The Malebolge

It must have been I am here because I have asked to see this place.  When did I ask?  I cannot remember and my guide will not tell me.  What strikes me as I travel down the circles is how scarcely populated they seem to be.  I had expected more people.  Are they all in Heaven?  The virtuous pagans cluster around small fires in the vast emptiness where they dwell, a place that must have been constructed for a much larger population.  At the second circle where the wind picks up and flings those who could not deny their bodies’ need to give themselves up, my guide gestures at all the damned carried by cold gusts and says, “You.”

“Yeah, I know,” I say.  “I thought there would be more of us.”

On through the icy rain, past all the ones who could never have enough, those who push and pull weights against each other, past all the ones who gurgle in impotent fury in their mire, we come to the flaming tombs of the heretics.  “Hey,” I touch my guide on the shoulder, “there’s nobody here.  The tombs are burning nothing.”  “Well,” he says, “turns out God doesn’t care as much about heresy as He used to.  But here, there are more people in the three rings of the seventh circle, look at all the violent.”

Here they are all boiling in a river of blood, those who destroyed things and hurt others.  I look over the screaming multitudes, and note, “Yeah, there are a lot, but you know, for the whole history of the world, it seems like less than I would expect.”  My guide shrugs and leads me on through the forest of the suicides.  I look at the gnarled branches on the squat little trees.  I do not have the stomach to snap off a twig to listen to one of the shrubs sing its story in blood.  “Seems you do not have any quips or questions,” my guide observes.  “You were almost here.”  “I may be yet,” I answer.  “Well, try not to be,” my guide says.  It’s not pleasant.”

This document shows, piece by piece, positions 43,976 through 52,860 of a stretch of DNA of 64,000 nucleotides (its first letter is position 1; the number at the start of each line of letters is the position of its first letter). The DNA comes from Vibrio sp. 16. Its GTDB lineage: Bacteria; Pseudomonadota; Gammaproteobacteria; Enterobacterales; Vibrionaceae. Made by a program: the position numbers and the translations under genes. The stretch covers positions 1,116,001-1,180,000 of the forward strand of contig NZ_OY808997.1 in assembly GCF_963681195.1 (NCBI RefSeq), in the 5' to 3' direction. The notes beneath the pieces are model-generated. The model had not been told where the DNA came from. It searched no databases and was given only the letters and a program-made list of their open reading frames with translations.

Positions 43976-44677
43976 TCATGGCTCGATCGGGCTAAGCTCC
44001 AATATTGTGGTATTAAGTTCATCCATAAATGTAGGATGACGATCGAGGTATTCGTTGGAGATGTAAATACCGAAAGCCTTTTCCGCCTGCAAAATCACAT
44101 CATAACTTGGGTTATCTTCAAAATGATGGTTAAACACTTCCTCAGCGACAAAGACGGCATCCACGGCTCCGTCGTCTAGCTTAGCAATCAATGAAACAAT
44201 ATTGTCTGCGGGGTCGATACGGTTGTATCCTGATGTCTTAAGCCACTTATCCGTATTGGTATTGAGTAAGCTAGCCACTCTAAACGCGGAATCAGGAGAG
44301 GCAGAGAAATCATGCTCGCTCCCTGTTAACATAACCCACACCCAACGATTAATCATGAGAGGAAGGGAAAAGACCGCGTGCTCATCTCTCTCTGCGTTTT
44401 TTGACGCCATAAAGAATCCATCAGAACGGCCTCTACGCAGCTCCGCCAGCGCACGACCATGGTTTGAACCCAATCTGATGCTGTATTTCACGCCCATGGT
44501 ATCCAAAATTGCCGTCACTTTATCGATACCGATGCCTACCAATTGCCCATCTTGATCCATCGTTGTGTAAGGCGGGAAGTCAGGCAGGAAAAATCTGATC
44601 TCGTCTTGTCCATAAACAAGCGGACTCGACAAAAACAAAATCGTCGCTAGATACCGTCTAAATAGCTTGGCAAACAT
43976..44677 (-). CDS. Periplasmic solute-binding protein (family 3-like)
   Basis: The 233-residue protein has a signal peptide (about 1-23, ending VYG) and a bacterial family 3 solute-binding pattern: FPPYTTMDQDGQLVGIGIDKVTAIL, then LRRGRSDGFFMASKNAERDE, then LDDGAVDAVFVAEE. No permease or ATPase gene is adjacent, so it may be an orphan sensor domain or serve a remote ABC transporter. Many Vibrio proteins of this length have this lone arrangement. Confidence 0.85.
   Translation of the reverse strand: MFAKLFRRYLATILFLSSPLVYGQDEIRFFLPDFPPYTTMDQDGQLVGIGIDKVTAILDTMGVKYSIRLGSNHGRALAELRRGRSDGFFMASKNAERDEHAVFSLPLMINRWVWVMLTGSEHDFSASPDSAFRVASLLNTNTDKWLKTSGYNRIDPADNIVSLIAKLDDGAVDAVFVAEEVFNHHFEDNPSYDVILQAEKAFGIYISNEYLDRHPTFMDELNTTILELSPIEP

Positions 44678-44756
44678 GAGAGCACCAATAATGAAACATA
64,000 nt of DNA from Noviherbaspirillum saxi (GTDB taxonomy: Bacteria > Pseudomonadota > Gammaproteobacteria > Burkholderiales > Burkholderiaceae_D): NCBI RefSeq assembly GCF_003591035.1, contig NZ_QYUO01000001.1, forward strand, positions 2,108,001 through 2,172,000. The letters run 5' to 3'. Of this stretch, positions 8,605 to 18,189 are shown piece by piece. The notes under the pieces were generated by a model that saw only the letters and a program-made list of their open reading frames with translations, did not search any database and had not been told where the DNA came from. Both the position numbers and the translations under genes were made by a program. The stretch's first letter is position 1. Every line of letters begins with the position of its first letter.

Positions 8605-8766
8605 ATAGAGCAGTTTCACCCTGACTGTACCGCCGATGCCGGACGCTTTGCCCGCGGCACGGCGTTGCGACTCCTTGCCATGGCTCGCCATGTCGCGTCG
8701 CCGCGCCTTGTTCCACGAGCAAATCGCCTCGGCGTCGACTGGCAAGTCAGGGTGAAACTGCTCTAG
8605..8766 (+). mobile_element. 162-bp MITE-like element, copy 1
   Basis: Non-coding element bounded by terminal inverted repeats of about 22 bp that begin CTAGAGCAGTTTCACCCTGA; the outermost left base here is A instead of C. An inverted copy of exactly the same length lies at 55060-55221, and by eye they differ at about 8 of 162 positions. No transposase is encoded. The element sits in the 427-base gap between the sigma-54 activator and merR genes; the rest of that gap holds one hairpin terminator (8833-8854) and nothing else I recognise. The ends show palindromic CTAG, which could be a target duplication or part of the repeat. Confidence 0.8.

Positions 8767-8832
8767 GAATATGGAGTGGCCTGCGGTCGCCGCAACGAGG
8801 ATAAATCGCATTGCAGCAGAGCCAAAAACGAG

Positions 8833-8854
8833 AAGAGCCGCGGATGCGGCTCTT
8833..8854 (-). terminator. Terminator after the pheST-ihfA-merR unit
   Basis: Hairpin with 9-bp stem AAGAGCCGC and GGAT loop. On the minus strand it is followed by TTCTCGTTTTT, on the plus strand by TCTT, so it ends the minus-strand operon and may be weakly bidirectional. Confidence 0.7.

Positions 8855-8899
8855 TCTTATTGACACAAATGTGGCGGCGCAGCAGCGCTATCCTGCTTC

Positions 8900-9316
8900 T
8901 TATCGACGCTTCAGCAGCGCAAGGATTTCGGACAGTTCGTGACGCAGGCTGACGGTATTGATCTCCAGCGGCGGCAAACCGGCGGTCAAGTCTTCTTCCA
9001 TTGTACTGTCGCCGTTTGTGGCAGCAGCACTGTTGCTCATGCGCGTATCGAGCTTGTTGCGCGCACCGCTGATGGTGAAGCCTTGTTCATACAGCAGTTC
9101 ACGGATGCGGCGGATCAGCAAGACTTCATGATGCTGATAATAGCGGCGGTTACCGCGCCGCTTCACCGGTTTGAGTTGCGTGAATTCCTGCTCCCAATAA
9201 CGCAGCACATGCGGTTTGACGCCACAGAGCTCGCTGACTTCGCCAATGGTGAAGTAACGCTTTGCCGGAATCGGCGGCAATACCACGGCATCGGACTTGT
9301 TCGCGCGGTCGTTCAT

Past the trees is a flaming desert with flakes of fire wafting slowly down from the sky.  There is no one and nothing.  “Who used to be here?” I ask.  “Blasphemers and sodomites.”  “I’m guessing, God doesn’t care for them as he used to?”  “It is so.  He is very busy, you see–with them.  With Fraud,” he says, as he gestures to what comes beyond the narrow desert.  The eighth circle, the place for all the liars, built in stone ditches.  The Bolgie.  They are packed, so that the damned cannot move, so tightly are they pressed together–down as far as they eye can see, waning off into the blackness.  I cannot find the outer rim of the center circle, the place where Hell freezes over.  It looks as if this Malebolge goes on forever.  Nearly all the souls that I can see are covered in human waste, and sealed into lead cloaks gilded on the outside.  “Wait,” I say, “this is not what it’s supposed to look like.”  “It didn’t use to look like this,” my guide explained, “but due to the sheer number of the incoming, we did not have the resources to determine which is the liars were guilty more of hypocrisy, which more of flattery.  So we took them all and gave them the punishment for both.  More efficient, and apt, if you ask me.  You see this infinity of false humanity?  This is where almost all of you end up.  Packed here.   There is no one in Heaven.”

I watch in horrified silence.  Where is the end of this place?  It seems there is none.  “How far is the ninth circle?” I ask.  “It no longer exists,” explains my guide, “the heat from all Fraud’s bodies melted all the ice.  And Satan is dead.  Only us now.”

Among the shit-covered, lead-cowled penitent, a solitary woman stumbles backward, naked and groaning, her neck wrenched to that her head faces the back of her body, fat tears rolling off her face and onto her back.  “A false diviner?” I ask.  “Yes.  If you make yourself too much of what you already are, you could be one of those.  Which is a kind of honor, very few of the false are something else than plain flattering hypocrites.  Good luck finding a simoniac.  They’re in there somewhere.  If you would like to visit a few of your nation’s presidents, I could take you to the lake of pitch where the barrators still drown.”

I would answer my guide, except I am mute with distress–for here you are.  Yes, you.  I’d recognize your blank eyes and your pretty mouth no matter how much shit covered your face.  Can you see me, or are you too preoccupied by the weight of your leaden priestly robe?  Seeing you here with all the others, my flesh turns into pain, and I fear I will not be able to escape my own hand.  You, and everyone–liars.  Is that not enough to tear myself out of my body and turn myself into a tree?  Look up, darling, on the Day of Judgement, into the forest of those who have killed themselves, and you will see me, my corpse finally returned to me, its limbs tangled in my branches.  When you see me, I will know, and I will quake to make my body shiver for you as it used to when I was alive.  When I was in it.  When you were in it.  And maybe, if God is watching, He will laugh.

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